It is already obvious after four years that a single handed youth worker requires colleague support, and one part time youth work assistant has been employed with charity funding. Male youth worker volunteers (students doing youth work courses) are also being recruited as it is recognised that self esteem, peer pressure, identity, and coping styles all have gender elements.21


The young people were encouraged to form their own youth work committee and embarked on major fundraising events to raise money for the development of a youth room on the ward. Several completed the demanding 140 mile bicycle ride from coast to coast across northern England. Additional money was found to provide an office for the youth worker so that she has more privacy both for her counselling work and also for the teaching of youth work volunteers and trainees who are increasing in number.

The same youth committee produced a video which so impressed a local company that they provided funding for the formation of a hospital youth club. This is almost unique in the UK and is now well established two evenings a week, with an increasing number of young people travelling long distances to attend. It is supported by the local community youth work service and its attendance rate is better than at most local community youth clubs. Members of the committee were also invited to speak at a national conference, “Involving Young People in the NHS” in York, UK in September 2002, and two members have also been invited to join a national organisation, the Carnegie Young People Initiative, which aims to “increase the breadth and improve the quality of work to involve young people aged 10–25 in the key public decisions which affect their lives”.22


Points other units may consider when appointing a youth worker are shown in box 2.

Box 2 Points to consider when appointing a youth worker

  • There must be a clear understanding of the role and breadth of youth workers so that they are not regarded as “nursery nurses for teenagers”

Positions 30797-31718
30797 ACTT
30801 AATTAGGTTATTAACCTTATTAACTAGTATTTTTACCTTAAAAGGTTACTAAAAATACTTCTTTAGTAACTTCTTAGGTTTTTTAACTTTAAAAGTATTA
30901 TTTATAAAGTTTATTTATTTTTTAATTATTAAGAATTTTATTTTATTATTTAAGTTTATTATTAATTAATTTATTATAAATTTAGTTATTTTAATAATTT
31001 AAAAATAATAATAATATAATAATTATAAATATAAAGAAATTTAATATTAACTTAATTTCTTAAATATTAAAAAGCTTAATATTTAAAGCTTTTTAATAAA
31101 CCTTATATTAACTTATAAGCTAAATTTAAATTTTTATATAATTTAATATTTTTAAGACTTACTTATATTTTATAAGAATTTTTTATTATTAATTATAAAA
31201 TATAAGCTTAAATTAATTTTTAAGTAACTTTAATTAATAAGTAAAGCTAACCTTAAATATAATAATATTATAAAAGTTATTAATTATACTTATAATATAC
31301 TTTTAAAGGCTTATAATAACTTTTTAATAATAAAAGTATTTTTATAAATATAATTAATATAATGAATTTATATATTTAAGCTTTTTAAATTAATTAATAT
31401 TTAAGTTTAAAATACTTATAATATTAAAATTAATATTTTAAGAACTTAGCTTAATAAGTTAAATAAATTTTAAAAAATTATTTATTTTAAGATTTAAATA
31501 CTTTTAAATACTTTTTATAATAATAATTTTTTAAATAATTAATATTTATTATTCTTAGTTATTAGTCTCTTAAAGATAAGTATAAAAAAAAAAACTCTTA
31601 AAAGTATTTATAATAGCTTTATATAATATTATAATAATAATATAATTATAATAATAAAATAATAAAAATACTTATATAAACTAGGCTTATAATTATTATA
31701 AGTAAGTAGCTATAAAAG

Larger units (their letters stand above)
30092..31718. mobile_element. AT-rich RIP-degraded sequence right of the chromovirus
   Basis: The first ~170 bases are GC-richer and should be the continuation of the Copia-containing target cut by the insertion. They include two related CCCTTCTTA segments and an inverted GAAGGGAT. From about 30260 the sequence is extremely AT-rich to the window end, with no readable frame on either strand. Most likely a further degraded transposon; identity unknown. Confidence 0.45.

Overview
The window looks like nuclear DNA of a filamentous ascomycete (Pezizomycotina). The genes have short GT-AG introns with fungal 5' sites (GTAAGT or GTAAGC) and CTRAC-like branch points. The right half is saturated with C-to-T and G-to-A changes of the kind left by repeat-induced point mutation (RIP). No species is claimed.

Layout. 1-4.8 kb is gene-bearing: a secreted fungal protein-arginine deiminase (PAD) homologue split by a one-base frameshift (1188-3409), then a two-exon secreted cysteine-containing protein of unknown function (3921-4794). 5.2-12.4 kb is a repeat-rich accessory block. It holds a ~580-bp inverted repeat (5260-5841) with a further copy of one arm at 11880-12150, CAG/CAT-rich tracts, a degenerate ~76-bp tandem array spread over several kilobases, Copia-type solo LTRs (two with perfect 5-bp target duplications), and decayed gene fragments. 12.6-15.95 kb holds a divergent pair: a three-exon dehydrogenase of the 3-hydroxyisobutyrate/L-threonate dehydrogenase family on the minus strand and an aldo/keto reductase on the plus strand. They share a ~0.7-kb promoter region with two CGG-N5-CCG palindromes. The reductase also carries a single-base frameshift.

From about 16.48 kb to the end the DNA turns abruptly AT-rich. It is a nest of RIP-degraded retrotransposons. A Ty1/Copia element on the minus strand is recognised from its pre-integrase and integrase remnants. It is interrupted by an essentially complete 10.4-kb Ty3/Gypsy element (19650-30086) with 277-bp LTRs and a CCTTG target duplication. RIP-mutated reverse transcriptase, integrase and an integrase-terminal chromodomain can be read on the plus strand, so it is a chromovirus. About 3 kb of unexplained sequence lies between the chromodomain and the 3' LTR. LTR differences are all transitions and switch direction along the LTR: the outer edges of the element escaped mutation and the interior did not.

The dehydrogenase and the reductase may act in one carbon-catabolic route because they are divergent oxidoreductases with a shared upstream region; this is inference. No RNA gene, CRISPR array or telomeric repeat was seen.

• There should be a clear induction programme so that the youth worker can integrate into the multiprofessional team and everyone gain an understanding of his/her role

  • The youth worker will need mentoring and support within the hospital, but will also need to maintain links with the local Youth Service and be aware of professional developments

  • The youth worker will need time to use their skills to advocate and shape the support service for young people in hospital

  • Working with young people is a process, and building up relationships of trust can take time; problems cannot be solved in an instant

  • Regular meetings should be arranged with ward representatives and management for feedback on issues and to discuss developments such as the young people’s policy

  • The youth worker should be encouraged to provide an annual report of progress to emphasise the development of the role

  • If successful the youth worker will probably need additional support within two years

The youth worker in hospital can act as a roving ambassador for young people throughout the unit, especially when there is no geographically defined adolescent unit as such. There is no doubt that these young people, especially those with chronic illness, need support, not only on a one to one basis but also through group work and educational opportunities. The benefits that we have seen locally lead us to believe that the youth worker is an essential part of a Children & Young People’s Unit.

“Youth work changes lives ... There are few more important investments than in the future of young people, and few better ways of delivery change than through good youth work.” (David Blunkett, then Secretary of State for Education and Employment, 2001)14

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I thank Donna Hilton, Youth Worker, for her enthusiasm and comments, and Judith Hayes for help with typing the manuscript.